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HARRISBURG– November 28, 2018 – At the request of state Senate Democratic Leader Jay Costa, the Senate Democratic Policy Committee today held a hearing in Pittsburgh on local and state efforts to address climate change. 

The full policy hearing can be viewed here.

“In the absence of federal leadership on climate change, it is imperative that Pennsylvania continue to participate in cooperative efforts to stave off the catastrophic consequences of global warming,” Costa (D-Allegheny) said. “We need to maintain efforts to keep Pennsylvania on track to combat climate change.” 

Sen. Lisa Boscola (D-Northampton/Lehigh), who chairs the committee, added, “Controlling carbon emissions and building a strong economy are not competing interests. There are numerous ways we can slow the devastating effects of climate change while strengthening and expanding our economy.” 

In withdrawing from the Paris Climate Accord in 2017, President Donald Trump defended his decision by claiming he was “elected to represent the citizens of Pittsburgh, not Paris.” Costa and Sen. Wayne Fontana (D-Allegheny) immediately joined Pittsburgh Mayor Bill Peduto in criticizing the president’s decision. 

In the accord, the United States had committed to reduce its greenhouse gas emissions by 26-28 percent below the 2005 level in 2025, and to make “best efforts” to reduce emissions by 28 percent. That would include curbs on carbon dioxide, methane, nitrous oxide, perfluorocarbons, sulfur hexafluoride and nitrogen trifluoride, all of which contribute to global warming. 

Determined to engage state and local resources in the absence of federal support, Costa introduced legislation (Senate Bill 15) aimed at keeping Pennsylvania in compliance with the carbon emissions reduction goals of the accord. 

Several bills and proposals were introduced to supplement existing environmental protection efforts included in the decade-old Alternative Energy Portfolio Standard (AEPS) and Energy Efficiency and Conservation law (Act 129). 

Allegheny County Executive Rich Fitzgerald discussed the county’s efforts to embrace alternative and sustainable fuels and emerging strategies aimed at reducing carbon emissions. He mentioned goals aimed at reducing vehicular miles and transitioning to cleaner mass transit fuels as an example.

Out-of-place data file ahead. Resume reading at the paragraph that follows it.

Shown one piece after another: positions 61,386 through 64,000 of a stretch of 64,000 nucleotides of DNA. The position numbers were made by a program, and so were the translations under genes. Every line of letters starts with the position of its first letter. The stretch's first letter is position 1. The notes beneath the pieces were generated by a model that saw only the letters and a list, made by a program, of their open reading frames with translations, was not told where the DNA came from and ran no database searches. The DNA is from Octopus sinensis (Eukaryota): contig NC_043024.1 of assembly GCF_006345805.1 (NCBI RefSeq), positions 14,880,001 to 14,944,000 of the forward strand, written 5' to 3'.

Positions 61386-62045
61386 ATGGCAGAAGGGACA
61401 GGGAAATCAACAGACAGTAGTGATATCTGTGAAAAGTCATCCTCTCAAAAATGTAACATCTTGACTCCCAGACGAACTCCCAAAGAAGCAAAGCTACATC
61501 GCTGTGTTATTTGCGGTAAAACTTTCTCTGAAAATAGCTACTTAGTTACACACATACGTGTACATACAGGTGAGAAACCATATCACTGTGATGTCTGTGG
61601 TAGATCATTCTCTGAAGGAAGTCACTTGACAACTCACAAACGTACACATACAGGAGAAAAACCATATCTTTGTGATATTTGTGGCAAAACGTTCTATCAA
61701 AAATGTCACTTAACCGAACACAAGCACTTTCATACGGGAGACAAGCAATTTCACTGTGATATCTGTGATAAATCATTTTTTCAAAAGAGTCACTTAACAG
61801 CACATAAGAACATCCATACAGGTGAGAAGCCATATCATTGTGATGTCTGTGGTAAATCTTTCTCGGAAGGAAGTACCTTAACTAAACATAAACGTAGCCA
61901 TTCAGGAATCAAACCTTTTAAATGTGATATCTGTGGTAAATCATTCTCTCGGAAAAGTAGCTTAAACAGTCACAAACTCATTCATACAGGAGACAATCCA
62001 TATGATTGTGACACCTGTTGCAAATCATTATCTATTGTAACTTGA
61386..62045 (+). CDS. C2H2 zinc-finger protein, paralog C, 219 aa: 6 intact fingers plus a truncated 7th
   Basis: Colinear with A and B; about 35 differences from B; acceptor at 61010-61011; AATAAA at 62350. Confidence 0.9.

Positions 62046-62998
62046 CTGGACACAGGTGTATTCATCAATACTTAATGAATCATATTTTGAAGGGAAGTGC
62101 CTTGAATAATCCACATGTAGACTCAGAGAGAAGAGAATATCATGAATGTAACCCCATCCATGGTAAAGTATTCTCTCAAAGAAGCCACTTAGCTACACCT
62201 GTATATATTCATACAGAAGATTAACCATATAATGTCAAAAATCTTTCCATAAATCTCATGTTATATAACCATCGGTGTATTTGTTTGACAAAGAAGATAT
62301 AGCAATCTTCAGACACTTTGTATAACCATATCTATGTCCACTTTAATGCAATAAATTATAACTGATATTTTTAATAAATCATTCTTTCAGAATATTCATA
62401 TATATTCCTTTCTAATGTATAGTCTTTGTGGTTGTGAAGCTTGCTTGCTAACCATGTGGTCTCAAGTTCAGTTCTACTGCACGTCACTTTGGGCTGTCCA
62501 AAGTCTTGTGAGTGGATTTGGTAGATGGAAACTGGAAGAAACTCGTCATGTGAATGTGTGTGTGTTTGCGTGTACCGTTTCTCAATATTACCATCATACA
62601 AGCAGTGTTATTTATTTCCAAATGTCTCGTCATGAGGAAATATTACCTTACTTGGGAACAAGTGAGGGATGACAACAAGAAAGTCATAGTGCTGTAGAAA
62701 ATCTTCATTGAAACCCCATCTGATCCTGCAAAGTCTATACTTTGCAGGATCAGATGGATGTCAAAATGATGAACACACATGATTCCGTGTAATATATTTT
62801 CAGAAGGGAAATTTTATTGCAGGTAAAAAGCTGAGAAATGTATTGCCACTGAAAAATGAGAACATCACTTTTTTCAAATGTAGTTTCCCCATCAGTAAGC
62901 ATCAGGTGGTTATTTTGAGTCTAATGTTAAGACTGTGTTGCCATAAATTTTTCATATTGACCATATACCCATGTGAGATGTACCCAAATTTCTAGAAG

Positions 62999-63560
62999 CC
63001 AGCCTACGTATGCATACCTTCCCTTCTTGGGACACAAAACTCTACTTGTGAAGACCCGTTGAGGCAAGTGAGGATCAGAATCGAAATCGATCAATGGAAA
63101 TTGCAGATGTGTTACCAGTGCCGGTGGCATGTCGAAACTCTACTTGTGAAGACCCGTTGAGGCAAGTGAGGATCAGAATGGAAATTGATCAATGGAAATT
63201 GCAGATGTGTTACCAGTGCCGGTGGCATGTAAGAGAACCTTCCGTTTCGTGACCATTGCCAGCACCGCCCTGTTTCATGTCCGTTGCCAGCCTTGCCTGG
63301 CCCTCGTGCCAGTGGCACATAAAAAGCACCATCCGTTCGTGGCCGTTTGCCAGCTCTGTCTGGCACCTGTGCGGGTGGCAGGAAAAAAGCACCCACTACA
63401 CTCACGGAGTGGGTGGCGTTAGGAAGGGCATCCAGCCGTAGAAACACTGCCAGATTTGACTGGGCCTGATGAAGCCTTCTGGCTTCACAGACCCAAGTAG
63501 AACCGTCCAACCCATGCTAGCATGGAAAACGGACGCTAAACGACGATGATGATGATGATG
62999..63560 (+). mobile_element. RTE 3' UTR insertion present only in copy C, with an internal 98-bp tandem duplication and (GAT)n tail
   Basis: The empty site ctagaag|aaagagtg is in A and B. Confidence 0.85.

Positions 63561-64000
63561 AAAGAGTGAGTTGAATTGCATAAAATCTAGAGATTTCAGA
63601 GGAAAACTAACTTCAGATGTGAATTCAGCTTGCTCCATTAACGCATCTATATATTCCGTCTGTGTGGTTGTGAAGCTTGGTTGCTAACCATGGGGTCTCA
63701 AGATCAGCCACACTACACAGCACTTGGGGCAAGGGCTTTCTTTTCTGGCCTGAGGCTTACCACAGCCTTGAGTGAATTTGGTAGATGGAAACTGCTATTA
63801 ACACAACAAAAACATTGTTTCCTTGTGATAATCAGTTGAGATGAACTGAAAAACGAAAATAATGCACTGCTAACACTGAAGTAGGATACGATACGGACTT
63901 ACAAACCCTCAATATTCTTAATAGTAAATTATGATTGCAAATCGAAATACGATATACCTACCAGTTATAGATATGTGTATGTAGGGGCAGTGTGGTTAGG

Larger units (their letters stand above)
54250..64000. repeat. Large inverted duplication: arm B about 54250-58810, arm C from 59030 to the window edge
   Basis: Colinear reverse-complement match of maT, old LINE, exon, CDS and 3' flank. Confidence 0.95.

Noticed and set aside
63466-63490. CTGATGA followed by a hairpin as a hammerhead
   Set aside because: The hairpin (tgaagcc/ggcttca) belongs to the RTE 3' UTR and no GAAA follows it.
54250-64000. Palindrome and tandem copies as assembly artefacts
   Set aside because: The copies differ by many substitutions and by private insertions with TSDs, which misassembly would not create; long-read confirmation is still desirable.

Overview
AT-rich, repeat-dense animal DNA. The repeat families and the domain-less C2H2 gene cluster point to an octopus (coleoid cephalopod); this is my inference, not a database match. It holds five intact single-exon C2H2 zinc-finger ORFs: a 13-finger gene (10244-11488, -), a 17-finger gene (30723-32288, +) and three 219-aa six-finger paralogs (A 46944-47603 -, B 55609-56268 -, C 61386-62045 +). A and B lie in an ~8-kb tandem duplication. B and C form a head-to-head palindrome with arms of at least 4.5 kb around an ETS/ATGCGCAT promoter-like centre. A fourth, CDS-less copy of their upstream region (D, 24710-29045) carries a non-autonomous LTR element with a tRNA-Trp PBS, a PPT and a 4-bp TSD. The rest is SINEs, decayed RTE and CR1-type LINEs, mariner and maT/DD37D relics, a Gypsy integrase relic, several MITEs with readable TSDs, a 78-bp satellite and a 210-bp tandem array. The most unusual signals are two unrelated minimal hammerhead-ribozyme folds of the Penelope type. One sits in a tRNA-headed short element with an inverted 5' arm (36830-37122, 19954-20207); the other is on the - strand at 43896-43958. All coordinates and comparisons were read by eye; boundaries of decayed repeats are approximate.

Grant Ervin, who serves as Pittsburgh’s chief resilience officer, said it is the role of local governments to “provide for the health, safety and welfare of our residents. Addressing the issues of climate change falls directly within that purview; and makes cities, boroughs and townships some of the best points of delivery to both mitigate carbon emissions as well as provide for the adaptation of our changing climate.” 

Mandy Warner, senior manager for climate and air policy, Environmental Defense Fund, added, “The federal government’s leadership on climate may have stalled, but Pennsylvania has a significant opportunity to lead by setting a declining limit on carbon pollution, and creating the opportunity for flexible, market-based solutions to achieve the limit.” 

Spokespersons for the Pennsylvania Chamber of Commerce and coal industry pointed to the importance of fossil fuels toward economic development and business production goals. They claimed that current alternative energy options do not provide the reliability and necessary volume of energy aimed at maintaining the state’s electricity and energy supply. While insisting that a zero-carbon emissions goal is currently unrealistic, they noted that technological advancement has enabled them to continually reduce carbon emissions. 

Boscola and Costa also claim that addressing climate change could spark investment in renewable energy initiatives and create new economic development and expansion opportunities.  

“Infrastructure investment, technology development from research to manufacturing to sales, workforce development, educational programs and community development can all be part of an economic boom if we build our energy portfolio with a healthy mix of alternative fuels,” Costa said. 

Joining Senators Costa and Boscola at the hearing were Senator Wayne Fontana (D-Allegheny) and Senator-elect Lindsey Williams. 

Hearing participants included the following: 

  • George Hartenstein, Deputy Secretary, Department of Environmental Protection
  • Grant Ervin, Chief Resiliency Officer, City of Pittsburgh
  • Ashley Funk, Plaintiff, Our Children’s Trust
  • Dr. Deborah Gentile, Pediatric Allergy Physician
  • Rachel Gleason, Executive Director, Pennsylvania Coal Alliance
  • Kevin Sunday, Director of Government Affairs, PA Chamber of Commerce
  • Mandy Warner, Senior Manager for Climate & Air Policy, Environmental Defense Fund
  • Tom Schuster, Campaign Representative, Sierra Club
  • Marcel Minutolo, Associate Professor of Business Management, Robert Morris University
  • Khari Mosely, President of Blue Green Alliance
  • Joelle N. Salerno, Government Affairs Director, National Electrical Contractors Association

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